Shining a Light on Intersectional Feminism
March 8th is International Women's Day
This year’s theme for International Women’s Day is #ChooseToChallenge – which might mean different things to different people, but for me, it’s a reminder that we are responsible and in charge of our thoughts and actions to call out gender bias and inequality that we experience or see around us.
Often, when we speak of women’s inequality (such as the gender pay gap or disproportionate levels of domestic abuse), disabled women are excluded from these statistics and conversations. In the same way, when progress is made, the celebrations tend to ignore the continuous discrimination against and towards disabled women. Though feminists have campaigned against social hierarchy for decades – it is predominantly privileged women that have been afforded progress and substantial change.
Disabled women need to be given a larger, more accessible platform and be amplified by the wider feminist movement.
More marginalised women have been denied the same social improvements as their more palatable counterparts. This situation has created a disconnect between the mainstream feminist movement and disabled, queer, and BIPOC women. We must work harder to bridge and create an inclusive, intersectional feminist movement.
Professor Kimberlé Crenshaw coined the term ‘intersectionality’ in 1989, following her work on critical race theory. She argued that in a legal context (but also in wider society), Black women should not have to pick whether they wish to either be seen as women or be seen as Black in courts when they file a discrimination lawsuit.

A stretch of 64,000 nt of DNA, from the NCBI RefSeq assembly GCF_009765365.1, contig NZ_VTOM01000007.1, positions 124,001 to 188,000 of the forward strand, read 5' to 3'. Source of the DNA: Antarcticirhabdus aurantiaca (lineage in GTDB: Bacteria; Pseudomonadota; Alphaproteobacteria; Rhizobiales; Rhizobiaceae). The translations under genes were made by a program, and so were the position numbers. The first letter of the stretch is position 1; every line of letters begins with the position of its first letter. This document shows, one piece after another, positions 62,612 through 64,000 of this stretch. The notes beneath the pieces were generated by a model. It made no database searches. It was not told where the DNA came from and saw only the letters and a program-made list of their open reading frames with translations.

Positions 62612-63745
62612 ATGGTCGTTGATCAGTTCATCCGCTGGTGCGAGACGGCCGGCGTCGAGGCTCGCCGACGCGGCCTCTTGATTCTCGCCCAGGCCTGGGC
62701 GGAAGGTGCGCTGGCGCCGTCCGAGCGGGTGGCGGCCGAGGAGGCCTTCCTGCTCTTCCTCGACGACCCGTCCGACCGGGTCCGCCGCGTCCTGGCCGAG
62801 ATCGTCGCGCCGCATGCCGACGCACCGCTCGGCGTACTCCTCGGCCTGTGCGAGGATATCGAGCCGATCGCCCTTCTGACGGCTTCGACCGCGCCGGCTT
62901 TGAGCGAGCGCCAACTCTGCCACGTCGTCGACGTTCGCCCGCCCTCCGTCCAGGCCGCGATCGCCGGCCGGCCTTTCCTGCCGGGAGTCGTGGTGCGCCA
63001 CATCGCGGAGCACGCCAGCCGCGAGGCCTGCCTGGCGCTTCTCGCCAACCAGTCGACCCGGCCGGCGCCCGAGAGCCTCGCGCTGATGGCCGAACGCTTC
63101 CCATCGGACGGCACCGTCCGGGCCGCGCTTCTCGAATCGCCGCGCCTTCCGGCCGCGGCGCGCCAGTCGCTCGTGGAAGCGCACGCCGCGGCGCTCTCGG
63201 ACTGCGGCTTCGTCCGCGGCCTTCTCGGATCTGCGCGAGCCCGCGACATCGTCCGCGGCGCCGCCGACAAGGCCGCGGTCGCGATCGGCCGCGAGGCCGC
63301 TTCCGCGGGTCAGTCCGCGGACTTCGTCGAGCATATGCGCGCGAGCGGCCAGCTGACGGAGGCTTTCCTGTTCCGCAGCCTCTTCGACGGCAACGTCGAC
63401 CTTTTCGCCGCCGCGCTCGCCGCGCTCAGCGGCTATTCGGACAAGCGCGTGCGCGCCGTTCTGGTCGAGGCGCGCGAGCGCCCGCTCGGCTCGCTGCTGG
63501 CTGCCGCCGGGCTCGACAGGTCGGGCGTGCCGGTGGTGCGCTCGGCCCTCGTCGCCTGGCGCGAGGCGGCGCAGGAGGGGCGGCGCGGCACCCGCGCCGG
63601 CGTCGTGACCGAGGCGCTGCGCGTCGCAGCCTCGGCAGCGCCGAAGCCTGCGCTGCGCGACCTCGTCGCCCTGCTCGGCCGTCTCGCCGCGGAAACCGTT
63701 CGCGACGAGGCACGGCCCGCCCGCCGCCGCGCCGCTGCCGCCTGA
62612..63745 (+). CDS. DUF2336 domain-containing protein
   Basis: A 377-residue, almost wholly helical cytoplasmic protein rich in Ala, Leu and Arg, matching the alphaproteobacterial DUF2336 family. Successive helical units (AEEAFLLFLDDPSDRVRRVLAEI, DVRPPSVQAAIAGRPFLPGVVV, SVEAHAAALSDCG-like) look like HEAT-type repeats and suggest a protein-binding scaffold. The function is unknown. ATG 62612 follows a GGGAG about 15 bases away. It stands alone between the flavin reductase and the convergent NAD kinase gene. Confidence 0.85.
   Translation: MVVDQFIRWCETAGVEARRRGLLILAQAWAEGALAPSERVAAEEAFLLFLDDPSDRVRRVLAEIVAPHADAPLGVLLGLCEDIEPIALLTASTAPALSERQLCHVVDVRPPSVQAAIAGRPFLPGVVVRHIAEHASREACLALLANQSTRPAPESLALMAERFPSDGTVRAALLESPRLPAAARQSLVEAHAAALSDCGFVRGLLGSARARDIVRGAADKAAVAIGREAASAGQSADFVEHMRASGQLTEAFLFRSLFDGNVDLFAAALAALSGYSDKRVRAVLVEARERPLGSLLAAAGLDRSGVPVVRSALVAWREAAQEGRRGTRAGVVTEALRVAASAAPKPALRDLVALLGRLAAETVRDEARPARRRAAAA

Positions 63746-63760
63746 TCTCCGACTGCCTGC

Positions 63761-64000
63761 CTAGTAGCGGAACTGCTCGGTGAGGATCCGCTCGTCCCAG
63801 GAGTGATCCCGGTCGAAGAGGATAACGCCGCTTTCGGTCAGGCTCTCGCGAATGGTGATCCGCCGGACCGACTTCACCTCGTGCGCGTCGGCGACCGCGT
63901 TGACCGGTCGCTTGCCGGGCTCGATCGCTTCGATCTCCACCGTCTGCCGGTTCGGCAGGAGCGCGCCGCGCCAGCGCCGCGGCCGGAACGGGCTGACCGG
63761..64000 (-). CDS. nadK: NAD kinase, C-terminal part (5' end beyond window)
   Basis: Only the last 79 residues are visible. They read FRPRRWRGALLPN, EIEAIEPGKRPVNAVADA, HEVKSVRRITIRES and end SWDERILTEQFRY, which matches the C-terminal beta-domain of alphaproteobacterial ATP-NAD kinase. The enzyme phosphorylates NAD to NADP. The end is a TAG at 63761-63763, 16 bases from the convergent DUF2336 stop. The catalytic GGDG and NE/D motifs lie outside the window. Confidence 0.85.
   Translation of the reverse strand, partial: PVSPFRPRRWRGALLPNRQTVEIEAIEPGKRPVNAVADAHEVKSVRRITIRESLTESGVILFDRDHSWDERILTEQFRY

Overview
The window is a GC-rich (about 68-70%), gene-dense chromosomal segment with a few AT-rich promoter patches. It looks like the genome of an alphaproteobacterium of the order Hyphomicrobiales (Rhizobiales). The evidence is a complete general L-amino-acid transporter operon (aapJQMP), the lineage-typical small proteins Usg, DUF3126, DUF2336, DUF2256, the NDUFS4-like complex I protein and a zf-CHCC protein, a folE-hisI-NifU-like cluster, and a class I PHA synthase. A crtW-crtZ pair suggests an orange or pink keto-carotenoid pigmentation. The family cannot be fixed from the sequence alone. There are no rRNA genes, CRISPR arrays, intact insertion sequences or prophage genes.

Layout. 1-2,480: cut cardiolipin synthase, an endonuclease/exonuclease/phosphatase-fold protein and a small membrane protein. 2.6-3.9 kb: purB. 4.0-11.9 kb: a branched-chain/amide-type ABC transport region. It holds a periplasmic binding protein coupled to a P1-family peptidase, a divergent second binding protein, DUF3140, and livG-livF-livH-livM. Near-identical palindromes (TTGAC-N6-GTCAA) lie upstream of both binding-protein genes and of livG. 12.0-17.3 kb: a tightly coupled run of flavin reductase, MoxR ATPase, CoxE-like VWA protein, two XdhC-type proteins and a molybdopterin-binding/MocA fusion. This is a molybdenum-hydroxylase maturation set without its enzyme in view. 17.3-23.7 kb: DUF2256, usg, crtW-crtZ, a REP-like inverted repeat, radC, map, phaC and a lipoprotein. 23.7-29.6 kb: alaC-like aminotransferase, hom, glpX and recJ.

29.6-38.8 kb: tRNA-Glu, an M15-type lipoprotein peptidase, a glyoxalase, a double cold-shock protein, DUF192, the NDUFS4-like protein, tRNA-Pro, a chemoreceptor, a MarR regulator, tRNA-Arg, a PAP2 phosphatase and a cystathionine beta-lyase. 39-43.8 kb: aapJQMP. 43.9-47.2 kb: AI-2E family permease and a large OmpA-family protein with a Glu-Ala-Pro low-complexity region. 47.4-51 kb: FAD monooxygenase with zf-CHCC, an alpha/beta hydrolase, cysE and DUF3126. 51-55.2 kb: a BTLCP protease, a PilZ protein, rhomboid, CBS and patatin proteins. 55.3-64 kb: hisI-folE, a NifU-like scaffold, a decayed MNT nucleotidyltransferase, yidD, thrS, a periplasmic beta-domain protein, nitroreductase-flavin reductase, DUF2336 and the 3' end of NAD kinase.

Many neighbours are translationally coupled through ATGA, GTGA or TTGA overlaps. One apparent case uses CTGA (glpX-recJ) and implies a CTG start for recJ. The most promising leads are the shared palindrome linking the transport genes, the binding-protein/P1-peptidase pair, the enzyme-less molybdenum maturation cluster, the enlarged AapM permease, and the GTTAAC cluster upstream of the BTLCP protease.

As it is most likely that it is both a woman’s gender and their race that exacerbate the inequalities they experience. Crenshaw’s ‘intersectionality’ is now used to encompass identities of race, disability, gender, class, nationality, and sexuality and how together, they create overlapping systems of oppression.
Intersectionality has become a ‘buzzword’ and has gained significant traction as a theoretical approach. The interests of women of colour and disabled women are very important to me. My identity as a disabled WOC has put me in situations where I have had to pit the different forms of discrimination that I experience against each other. I shouldn’t need to separate my identities. Guardian columnist Frances Ryan rightly asked, ‘Can I be disabled on a Monday and a woman on a Tuesday?’
My identity as a disabled WOC has put me in situations where I have had to pit the different forms of discrimination that I experience against each other.
Crenshaw’s intersectionality offers a way to mediate the tension and build equitable solutions between multiple identities to avoid the practiced focus on specific-group activism. Audre Lorde said, ‘there is no thing as a single-issue struggle’ as no one has ‘single-issue lives’. The critical work of Black feminists can be a framework to speak about the inclusion of disabled women, recognising that many disabled women are Black too.
Within feminist spaces, women of colour and disabled women’s interests remain marginalised either through explicit discrimination, or implicitly driven by a continued focus on white able-bodied feminism in their praxis.
For example, campaigns about gender pay gaps are negligent of the systemic barriers disabled women face getting into work, disabled women are often denied their sexuality while their identity is likely to be turned into ‘inspiration-porn’. Disabled women need to be given a larger, more accessible platform and be amplified by the wider feminist movement.
On International Women’s Day, I #ChooseToChallenge the marginalisation of disabled women within the feminist movement by upholding an intersectional lens to amplify the voices of and centre disabled women within the movement. Centring those of us who exist at the intersections of oppression provides the only chance of pushing against inequality and creating lasting social change that is truly inclusive. It is the acknowledgment of this shared fight that can unite us all.
With greater unity comes greater power. We must all work together to ensure that no woman is left behind and without a platform on International Women’s Day as well as all other days of the year.